In Germany, the trials and persecutions were concentrated in cities. In other countries like Poland, witch hunts took place mainly in rural areas regions instead. The fact that so many lawsuits were taking place in German cities shows that hatred of women alone is not an explanation. Rather, economic interests were in the foreground like Mac
Struggles between the elites or the generous nobility. The more stable the political situation became, the fewer witch trials there were.
Witch Hunt not only in the Middle Ages
Individual groups deal with various questions of commemoration and compensation for the victims. How should the victims be commemorated and what can be learned from these persecutions?
Pope Francis only apologized in 2016 for the church’s involvement in the witch hunts.
But when it comes to rehabilitation and commemoration, it looks meager. There are few memorials in Germany. The topic of witch hunts has more of a morbid entertainment value in public. I am concerned with the question of how to avoid profiting from the suffering of these people. Witch tourism continues to be a source of income even for the church itself.
For example, there is a teasing ghost story about the last documented victim in Munich, Therese Kaiser, but no memorial. According to tradition, her admirer, whom she had rejected, denounced her. Her innocence seems beyond question. Where is her memorial or rehabilitation? After all, she died by being executed as the last witch in Munich in September 1701 at the time of the “Blue Elector” Maximilian II Emmanuel. Follow me in the residence and let’s talk about this.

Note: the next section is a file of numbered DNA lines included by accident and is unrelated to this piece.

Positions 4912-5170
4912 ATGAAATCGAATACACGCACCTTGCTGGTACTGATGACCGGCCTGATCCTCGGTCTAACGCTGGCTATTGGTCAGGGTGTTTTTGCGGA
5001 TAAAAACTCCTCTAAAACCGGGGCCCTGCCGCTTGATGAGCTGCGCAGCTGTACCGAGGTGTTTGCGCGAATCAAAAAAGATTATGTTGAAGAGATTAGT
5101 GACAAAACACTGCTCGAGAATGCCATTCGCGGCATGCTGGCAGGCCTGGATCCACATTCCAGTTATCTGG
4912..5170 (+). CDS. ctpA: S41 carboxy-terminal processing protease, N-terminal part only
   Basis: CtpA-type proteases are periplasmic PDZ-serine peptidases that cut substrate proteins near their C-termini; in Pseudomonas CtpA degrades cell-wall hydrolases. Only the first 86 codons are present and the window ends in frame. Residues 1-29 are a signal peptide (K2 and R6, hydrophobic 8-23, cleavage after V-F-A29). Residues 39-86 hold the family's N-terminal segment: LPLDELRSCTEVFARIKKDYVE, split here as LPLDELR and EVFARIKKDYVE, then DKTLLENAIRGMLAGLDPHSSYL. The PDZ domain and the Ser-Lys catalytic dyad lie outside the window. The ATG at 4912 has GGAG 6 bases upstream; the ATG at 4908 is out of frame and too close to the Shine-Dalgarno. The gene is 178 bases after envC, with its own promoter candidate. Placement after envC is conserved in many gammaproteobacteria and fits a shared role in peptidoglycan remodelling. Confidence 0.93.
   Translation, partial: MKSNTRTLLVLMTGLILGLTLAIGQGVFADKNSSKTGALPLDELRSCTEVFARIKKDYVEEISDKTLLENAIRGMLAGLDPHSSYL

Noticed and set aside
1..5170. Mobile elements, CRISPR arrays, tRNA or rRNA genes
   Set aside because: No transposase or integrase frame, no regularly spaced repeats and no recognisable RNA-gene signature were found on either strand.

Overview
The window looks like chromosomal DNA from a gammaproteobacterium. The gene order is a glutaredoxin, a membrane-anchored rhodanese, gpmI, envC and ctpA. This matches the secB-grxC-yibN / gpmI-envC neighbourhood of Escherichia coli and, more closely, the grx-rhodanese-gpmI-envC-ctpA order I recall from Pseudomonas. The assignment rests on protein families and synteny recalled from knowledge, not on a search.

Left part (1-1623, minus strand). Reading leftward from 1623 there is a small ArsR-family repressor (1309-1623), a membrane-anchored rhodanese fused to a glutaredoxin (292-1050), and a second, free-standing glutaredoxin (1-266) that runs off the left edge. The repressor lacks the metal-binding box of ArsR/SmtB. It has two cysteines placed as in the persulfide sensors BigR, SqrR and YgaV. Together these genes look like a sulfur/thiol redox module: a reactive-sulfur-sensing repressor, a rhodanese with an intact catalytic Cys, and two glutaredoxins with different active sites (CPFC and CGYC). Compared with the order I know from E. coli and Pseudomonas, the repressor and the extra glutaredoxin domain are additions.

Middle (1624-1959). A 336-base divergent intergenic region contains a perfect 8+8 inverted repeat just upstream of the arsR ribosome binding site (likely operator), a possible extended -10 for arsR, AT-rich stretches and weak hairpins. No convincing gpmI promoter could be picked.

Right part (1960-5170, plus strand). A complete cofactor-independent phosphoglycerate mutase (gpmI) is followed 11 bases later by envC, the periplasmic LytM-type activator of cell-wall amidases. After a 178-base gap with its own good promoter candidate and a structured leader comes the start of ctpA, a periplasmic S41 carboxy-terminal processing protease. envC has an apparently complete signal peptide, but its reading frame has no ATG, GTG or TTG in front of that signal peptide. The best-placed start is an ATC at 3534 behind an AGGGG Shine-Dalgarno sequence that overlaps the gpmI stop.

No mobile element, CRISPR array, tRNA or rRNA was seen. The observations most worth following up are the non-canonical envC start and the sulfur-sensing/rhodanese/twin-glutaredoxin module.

The topic is not closed because there are still witch hunts in countries like Ghana or Malawi. The United Nations published a resolution condemning witch hunts as a violation of human rights. Even today, the reasons for persecuting, torturing or killing alleged witches are hardship, greed and a lack of education. It mostly affects poor people who deviate from the supposed norm because of their disabilities, appearance or behavior (drag queens in Florida are one of them). It is all the more important to stand up against misogyny and superstition and for human rights and education.